Incomplete Neutralization and Task Effects in Experimentally-elicited Speech: Evidence from the Production and Perception of Word-final Devoicing in Russian

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Title: Incomplete Neutralization and Task Effects in Experimentally-elicited Speech: Evidence from the Production and Perception of Word-final Devoicing in Russian
Authors: Kharlamov, Viktor
Date: 2012
Abstract: This dissertation investigates the role of grammatical versus methodological influences in the production and perception of final devoicing in experimentally-elicited speech from Russian. It addresses the question of how the partial preservation of the phonological voicing contrast in word-final obstruents is affected by (i) task-independent factors that reflect phonological and lexical properties of stimuli words (underlying voicing, word length, lexical competition) and (ii) task-dependent biases that arise due to the nature of the experimental task performed by the speaker (availability of orthographic inputs, presence of minimal pairs among the stimuli). Results of a series of acoustic production and perceptual identification tasks reveal that task-dependent factors account for the presence of robust and perceptually salient differences in the parameter of phonetic voicing. Several types of stimuli items also show limited but statistically significant differences in closure/frication duration and release duration that are independent of the presence of orthography or inclusion of full minimal pairs among test items. Taken together, these findings indicate that non-grammatical factors can play a prominent biasing role in both production and perception of the voicing contrast in experimentally-elicited speech, such that certain voicing-dependent cues are maintained only in the presence of task-dependent pressures. However, not all incompletely neutralized differences between phonologically voiced versus voiceless final obstruents can be attributed to the effects of orthography or inclusion of minimal pairs among the stimuli. In the theoretical domain, these results are argued to favour a less restrictive definition of neutralization and a model of phonology that views devoicing as a loss of the primary acoustic cue to the underlying voicing contrast rather than complete identity of the [voiced] feature.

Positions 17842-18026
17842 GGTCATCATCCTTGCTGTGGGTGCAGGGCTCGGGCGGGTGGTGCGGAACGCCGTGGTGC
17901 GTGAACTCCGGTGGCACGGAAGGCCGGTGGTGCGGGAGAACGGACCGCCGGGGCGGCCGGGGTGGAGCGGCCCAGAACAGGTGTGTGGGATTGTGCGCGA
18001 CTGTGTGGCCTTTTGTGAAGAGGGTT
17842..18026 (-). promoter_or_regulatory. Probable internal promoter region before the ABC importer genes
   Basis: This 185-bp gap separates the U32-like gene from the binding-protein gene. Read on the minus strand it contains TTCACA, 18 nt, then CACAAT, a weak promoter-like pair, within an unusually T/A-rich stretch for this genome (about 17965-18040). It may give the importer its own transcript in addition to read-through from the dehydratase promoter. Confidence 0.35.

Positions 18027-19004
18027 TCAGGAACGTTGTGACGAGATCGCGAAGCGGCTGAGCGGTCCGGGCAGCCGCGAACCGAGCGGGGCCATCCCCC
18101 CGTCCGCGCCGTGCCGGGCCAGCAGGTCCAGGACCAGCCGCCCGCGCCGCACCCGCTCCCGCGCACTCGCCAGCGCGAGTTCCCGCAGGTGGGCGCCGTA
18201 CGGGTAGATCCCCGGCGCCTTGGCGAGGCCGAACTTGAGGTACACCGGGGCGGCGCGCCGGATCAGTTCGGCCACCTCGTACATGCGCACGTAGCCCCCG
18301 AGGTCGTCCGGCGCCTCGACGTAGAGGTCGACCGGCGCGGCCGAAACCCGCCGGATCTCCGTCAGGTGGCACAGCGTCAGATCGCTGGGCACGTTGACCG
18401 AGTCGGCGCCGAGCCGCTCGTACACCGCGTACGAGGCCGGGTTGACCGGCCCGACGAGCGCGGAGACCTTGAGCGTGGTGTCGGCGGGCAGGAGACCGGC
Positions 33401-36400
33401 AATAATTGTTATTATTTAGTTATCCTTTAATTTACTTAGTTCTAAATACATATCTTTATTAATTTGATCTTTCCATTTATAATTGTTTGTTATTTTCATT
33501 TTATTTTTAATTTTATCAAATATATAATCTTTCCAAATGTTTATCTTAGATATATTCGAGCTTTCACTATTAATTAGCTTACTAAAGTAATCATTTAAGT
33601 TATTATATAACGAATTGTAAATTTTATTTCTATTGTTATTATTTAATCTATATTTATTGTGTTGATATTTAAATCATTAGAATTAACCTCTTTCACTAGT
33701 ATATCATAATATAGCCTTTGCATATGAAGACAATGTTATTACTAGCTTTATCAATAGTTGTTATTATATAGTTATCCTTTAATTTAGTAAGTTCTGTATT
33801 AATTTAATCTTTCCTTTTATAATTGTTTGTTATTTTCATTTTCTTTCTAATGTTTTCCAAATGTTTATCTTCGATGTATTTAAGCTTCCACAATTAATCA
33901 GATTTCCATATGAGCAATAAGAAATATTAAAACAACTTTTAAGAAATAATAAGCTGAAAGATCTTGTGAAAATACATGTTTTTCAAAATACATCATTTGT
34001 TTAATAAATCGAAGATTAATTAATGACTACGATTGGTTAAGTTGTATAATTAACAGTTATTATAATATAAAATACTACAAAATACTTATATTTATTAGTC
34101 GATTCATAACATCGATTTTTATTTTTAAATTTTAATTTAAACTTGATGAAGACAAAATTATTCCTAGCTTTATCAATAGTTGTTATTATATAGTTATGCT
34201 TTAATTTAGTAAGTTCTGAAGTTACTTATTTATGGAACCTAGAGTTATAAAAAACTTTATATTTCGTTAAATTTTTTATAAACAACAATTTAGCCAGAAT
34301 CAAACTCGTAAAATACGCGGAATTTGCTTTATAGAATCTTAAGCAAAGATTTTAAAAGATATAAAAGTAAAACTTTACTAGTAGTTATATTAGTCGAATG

URL: http://hdl.handle.net/10393/22809
http://dx.doi.org/10.20381/ruor-5674
CollectionThèses, 2011 - // Theses, 2011 -
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